I don’t know whether to laugh at the sheer stupidity of this (quick, everyone, let’s race to become the 51st state of the U.S. – first, we need gangs. Next up – relaxed gun laws!), or roll my eyes in disgust that it seems to be working because people are actually believing this shit.

Hmm. Let’s consider this, realistically, for a minute. According to the papers, a man was beaten to death in Sydney airport, as part of an “escalating bikie gang war”. Am I really the only one who sees how ridiculously fabricated this is?

1. Beaten to death; beating someone to death takes at least a little time, no matter how efficient you are. It’s also messy and chaotic, unlike the efficiency of shooting someone with a silencer, where no-one’s sure what happened for a minute, and you can slip away. So, these people are members of “big scary gangs”, and yet they happen to pick THE most inefficient method of execution, in the WORST possible spot. Which brings me to my next point:

2. In Sydney Airport; you know, one of the most secure airports in the world?!? Anyone who’s ever been through it knows that you can’t fucking cough without security guards being on your case. Americans have commented on how strict the security there is, and their country isn’t exactly relaxed about airport security these days. So we’re expected to believe that this happened in the airport, and, mysteriously, no-one showed up to stop it? Bullshit. It had to have been at least partially an “inside job”, in that someone has given a directive to do NOTHING in this clearly pre-arranged event.

3. “Escalating bikie gang war”; I’m pretty sure that, for something to escalate, it has to begin. This is pretty much the first real mention of any such “war” in Sydney, on any large scale. Good fear-mongering emotive use of language though. And now that this “war” has been created (by the politicians and media, not by motorbike riders), we can be publically seen to “do something about it”.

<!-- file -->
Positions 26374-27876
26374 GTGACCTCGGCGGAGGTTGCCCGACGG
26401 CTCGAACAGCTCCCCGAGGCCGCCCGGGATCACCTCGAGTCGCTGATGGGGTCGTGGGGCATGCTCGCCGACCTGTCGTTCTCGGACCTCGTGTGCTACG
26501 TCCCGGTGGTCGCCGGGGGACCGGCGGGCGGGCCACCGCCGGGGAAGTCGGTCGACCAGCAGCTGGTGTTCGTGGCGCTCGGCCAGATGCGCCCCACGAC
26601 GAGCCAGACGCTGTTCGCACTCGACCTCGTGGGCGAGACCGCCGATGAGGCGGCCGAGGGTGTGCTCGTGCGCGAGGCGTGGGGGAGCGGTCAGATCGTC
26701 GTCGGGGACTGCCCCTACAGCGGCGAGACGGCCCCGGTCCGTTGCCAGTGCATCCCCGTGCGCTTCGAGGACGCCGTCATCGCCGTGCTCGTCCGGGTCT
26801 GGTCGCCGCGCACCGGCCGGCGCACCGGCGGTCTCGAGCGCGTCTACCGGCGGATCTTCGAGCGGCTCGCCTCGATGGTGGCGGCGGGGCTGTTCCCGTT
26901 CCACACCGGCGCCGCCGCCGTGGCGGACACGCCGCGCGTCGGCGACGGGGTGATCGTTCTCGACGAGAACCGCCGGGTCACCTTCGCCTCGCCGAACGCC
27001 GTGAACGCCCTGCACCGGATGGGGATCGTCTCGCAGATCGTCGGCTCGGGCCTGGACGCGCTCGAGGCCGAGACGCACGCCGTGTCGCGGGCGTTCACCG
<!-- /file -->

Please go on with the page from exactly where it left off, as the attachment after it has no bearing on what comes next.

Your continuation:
Which brings me to the point of all this: why bother? Sure, there’s the perpetual government-agenda of keeping the public subdued through fear and intimidation, but there’s another great benefit. Political ratings! Tell people that there’s this huge threat (there isn’t), then tell everyone that you’re taking extreme measures to resolve it (you’re not), and you’re seen as a public hero! And, no doubt as an added bonus, the money you’re (not) “spending” on police task forces or whatever, well, there’s that lovely set of $30,000 curtains you’ve been eyeing…

Wake up and think for yourselves, people. The real thing to worry about is the possibility of what they’re doing to the country, while everyone’s locked indoors and trembling in fear.

Your meat or your life, sir

“The National Cancer Institute study is one of the largest to look at the highly controversial and emotive issue of whether eating meat is indeed bad for health.”

So, once again, in a study not sponsored by the American meat and dairy industry, eating meat (particularly red meat) has been linked with increases in just about every disease, including heart disease and several types of cancer. (Read the full article here.)